When a person hears the term lexicon, words and language automatically come to mind. And when a person talks about language, most of the time they’re thinking of it in the verbal sense.
Language allows us to communicate with one another. But this process involves several steps we rarely think of, largely because they’ve become nearly second-nature to us. Not only does it require a person to use words and make sentences, but it requires the listener to analyze said information and draw meaning from them.
Verbal languages have gained prominence based on their ease of use and how many people use them within a given area. The way we think about these types of languages can be used to help us understand programming languages.
Like verbal or phonetic language, computer programming language is used to help communicating with hardware and software. In the same sense as a listener must take the information they hear and process it, a computer must also read programming language and make determinations about what actions to carry out.
Since all of technology ultimately comes down to the process of coding information and how this code communicates with circuitry, computer lexicon is very important. But even more importantly for coders and those who work with technology is understanding how this lexicon is analyzed and processed.
What Exactly Is The Lexical Analysis?
Computer science uses many terms, some of which can be confusing because they refer to different things in different contexts. Names can also be misleading in some senses, as computer scientists sometimes utilize different terms than normal individuals – or sometimes utilize similar terms but apply different meanings to them.
In this case, lexical analysis is a term that is straight-forward in its meaning, so long as a person understands what type of lexicon is commonly used with a modern computer. Lexical analysis literally means a process where a sequence of computer code is analyzed with a computer program to break it down into assigned parts – each with an assigned meaning.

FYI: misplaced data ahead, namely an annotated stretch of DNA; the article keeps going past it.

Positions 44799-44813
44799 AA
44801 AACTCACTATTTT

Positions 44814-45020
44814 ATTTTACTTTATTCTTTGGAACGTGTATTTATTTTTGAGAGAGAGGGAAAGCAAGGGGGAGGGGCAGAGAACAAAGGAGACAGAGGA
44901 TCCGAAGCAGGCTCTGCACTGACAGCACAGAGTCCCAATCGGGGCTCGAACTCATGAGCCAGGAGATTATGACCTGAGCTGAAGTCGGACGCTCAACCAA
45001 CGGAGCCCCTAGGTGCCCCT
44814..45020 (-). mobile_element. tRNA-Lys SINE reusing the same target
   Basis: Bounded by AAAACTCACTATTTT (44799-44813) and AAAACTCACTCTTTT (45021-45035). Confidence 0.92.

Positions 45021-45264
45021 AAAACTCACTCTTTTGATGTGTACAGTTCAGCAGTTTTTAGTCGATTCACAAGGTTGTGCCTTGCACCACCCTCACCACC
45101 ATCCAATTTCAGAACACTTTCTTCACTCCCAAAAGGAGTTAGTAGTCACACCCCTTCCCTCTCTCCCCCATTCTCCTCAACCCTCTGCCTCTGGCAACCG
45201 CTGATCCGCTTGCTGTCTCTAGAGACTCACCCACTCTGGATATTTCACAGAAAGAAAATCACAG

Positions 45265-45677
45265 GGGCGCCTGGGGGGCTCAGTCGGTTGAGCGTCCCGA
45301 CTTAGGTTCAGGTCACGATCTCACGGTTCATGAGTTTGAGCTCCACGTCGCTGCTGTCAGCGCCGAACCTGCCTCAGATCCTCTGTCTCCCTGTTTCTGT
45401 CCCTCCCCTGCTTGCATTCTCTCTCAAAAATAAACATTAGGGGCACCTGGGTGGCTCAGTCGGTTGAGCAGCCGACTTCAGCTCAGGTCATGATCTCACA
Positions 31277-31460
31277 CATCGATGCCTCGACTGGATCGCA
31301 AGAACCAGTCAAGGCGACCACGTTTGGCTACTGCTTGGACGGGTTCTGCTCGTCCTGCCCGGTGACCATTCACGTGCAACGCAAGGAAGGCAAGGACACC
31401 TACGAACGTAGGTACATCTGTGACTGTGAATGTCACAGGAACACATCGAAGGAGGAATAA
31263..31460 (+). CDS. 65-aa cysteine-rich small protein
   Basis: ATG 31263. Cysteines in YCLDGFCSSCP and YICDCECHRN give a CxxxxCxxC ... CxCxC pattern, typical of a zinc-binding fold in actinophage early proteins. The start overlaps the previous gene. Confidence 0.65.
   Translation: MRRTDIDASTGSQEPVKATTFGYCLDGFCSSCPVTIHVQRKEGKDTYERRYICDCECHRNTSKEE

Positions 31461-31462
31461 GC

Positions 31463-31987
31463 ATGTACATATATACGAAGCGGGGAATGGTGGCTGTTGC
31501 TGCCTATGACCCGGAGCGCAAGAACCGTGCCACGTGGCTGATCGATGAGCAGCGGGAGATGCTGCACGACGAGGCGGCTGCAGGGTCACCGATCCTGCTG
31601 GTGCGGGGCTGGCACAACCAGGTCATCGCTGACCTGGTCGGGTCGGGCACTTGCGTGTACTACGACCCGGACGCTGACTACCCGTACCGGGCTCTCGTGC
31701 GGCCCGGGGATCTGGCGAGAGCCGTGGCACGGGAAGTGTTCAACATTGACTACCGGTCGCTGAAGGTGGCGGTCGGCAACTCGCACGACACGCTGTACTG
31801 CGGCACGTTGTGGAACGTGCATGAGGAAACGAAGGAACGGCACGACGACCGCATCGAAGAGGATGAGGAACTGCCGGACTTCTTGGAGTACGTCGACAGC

More specifically, a lexical analysis engages in a process known as lexing or tokenization. This is when code is read, and each character in the sequence of code is separated into individual units. These units are then assigned an identifying marker so they are unique to the rest of the string. Coding, or computing lexicon, must be analyzed in order to help determine the right function for a machine to perform.
Combined with a parser, which helps read and process the individual tokens from a lexical analysis, this protocol is one of the most important in all of computing. The compiler frontend in modern processing relies on multiple phases to receive input from code, process what it means, verify those checks are correct, and then see the appropriate function is carried out.
How might a type of lexical analysis be performed? If a person understands a computing language, does that mean the machine will understand it the same way?